and source: the origin of the goal (see definition below).

Constraints
Let be the set of all the constraints. A constraint is a limit on the consumption of a
resource, a state of the world to avoid or respect, etc.
A constraint is written: c = < constraint, flexibility, source >, c
with constraint: the constraint itself;
flexibility: an information about the tolerance associated with the constraint;
and source: the origin of the constraint (see definition below).

Resources
Let    be the set of all possible resources. A resource represents a precondition for the
execution of a task. Resources can be physical objects, energy, time, permissions,
pieces of information, tasks, capacities, logical conditions... The set of all available
resources for an agent at time t is written          .
46        S. Mercier and C. Tessier / Some Basic Concepts for Shared Autonomy: A First Report


A resource is written:
r = < resource, type, time - interval, source >, r
with resource: the resource itself;
type: the characteristics of the resource (physical object or not, renewable or not,
shareable, etc.);
time - interval = [tstart, tend]: the time interval that defines the existence of the resource.
The resource exists only between the times tstart and tend;
and source: the origin of the resource (see definition below).

Source
A source informs about the origin of a goal, a constraint or a resource.
A source is written: source = < agent, task, tprod >
with agent the producing agent;
task the producing task;
and tprod the production time.

Tasks
A task         is a resource carrying out a function transforming resources to produce
other resources, in order to reach a subset of goals       while satisfying a subset of
constraints :
                      so that
with                the resources used by        ;
         the subset of goals the task        aims to reach;
         the subset of constraints        must satisfy;
and               the resources produced by          .

Planning
From high level goals and constraints, the planning task creates a structured list of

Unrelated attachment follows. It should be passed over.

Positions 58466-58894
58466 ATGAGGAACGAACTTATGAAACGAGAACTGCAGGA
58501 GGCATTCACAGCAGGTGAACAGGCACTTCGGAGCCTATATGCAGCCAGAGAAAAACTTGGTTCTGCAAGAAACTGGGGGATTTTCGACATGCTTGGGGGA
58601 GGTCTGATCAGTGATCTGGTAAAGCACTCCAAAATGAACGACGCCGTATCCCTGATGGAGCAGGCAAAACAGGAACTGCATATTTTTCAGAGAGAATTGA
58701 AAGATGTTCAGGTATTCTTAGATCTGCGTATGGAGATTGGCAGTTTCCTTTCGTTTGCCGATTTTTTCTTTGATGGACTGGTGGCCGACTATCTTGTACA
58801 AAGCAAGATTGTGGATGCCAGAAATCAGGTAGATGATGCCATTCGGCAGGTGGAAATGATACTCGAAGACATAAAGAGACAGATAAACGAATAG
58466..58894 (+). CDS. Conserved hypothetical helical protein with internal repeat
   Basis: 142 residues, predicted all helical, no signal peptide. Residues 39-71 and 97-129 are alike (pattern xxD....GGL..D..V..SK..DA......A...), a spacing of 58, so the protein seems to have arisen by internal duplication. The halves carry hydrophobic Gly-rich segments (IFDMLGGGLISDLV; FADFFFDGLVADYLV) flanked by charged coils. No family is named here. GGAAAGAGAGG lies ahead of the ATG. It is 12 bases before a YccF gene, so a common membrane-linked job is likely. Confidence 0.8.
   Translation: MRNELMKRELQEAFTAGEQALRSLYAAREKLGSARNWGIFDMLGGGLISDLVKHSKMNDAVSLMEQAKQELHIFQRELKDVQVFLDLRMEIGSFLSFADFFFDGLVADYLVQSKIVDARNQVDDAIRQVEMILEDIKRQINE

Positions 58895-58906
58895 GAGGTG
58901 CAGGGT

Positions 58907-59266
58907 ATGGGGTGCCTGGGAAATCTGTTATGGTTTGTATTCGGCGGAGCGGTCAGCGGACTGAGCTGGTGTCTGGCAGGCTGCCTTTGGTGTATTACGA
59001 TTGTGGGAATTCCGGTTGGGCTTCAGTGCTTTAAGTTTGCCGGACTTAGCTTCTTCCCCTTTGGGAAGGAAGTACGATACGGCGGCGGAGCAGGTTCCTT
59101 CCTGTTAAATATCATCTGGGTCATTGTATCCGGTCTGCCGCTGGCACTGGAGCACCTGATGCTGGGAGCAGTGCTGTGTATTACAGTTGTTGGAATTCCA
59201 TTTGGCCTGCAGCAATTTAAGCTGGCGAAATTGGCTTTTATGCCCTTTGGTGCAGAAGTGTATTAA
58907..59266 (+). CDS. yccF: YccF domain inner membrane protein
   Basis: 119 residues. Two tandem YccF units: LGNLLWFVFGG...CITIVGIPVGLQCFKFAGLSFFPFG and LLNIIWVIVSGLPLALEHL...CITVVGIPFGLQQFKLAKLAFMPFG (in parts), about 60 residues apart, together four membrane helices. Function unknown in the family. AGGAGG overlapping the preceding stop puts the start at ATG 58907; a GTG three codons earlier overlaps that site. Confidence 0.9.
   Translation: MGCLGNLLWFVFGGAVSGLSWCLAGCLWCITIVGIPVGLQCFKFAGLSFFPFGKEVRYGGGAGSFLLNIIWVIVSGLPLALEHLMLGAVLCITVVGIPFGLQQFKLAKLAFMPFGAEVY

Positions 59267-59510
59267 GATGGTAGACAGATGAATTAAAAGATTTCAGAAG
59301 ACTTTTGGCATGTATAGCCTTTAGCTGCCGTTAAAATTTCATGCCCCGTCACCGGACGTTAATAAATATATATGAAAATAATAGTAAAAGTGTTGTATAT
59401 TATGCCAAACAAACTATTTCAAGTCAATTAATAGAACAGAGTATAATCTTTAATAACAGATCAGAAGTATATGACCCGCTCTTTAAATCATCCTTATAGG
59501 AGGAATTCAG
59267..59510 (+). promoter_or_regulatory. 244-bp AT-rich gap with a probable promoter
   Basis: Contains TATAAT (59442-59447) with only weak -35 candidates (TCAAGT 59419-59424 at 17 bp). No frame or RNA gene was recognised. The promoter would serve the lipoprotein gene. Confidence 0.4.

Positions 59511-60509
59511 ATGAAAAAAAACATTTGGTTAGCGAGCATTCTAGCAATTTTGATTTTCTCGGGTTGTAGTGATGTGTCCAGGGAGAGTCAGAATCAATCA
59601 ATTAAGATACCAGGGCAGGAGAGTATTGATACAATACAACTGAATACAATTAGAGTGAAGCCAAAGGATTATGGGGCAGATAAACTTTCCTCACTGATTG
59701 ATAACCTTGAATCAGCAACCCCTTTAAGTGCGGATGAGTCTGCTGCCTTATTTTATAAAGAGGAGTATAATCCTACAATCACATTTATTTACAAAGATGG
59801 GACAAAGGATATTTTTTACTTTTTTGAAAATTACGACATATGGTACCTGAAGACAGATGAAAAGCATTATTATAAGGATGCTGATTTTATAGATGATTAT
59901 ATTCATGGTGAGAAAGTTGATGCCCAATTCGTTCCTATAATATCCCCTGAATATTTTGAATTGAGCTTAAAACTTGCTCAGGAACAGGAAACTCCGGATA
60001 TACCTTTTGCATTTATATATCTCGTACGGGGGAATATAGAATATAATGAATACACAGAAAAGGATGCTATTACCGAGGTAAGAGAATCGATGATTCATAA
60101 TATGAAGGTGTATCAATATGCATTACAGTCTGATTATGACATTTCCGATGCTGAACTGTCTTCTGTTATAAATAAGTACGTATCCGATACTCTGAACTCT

tasks and subtasks, associates them with (sub)goals, (sub)constraints and resources and
allocates them to agents. Based on task models, the resulting plan must be consistent
(i.e. without any conflict) and is designed to satisfy the mission objectives. The plan
encompasses all the tasks that will be executed by all the entities within the system
(agents and human agents).

Situation assessment and the consequences of event

Let e be an event detected by an agent, either an event coming from the environment
(or from the system itself, e.g. a failure) or an interaction initiated by the operator.
Let conflict be a gap between the plan and its (anticipated) execution detected by the
situation assessment function:
conflict = < object, tevent, tmax >,
with object the violated constraint or the non-reached goal;
tevent the estimated occurrence time of the problem;
and tmax the maximal estimated deadline to react and solve the conflict.
          S. Mercier and C. Tessier / Some Basic Concepts for Shared Autonomy: A First Report      47




When event e occurs, the situation assessment function estimates its consequences on
all items within the system:
                                                          ,
with        the affected goals of the mission;
       the affected constraints;
    the affected resources;
and             the set of all conflicts generated by event e (it is of course possible that
             ).               can be divided into
                                             ,   respectively      the   conflicts     about    goals,
constraints and resources.

     When an event e generates a conflict, this conflict affects some goals, constraints
and resources. As the sources of goals, constraints and resources are known, the
conflict can be further identified as an intra-source conflict – e.g. a conflict between
several contraints within an agent – or a inter-source conflict – e.g. a conflict involving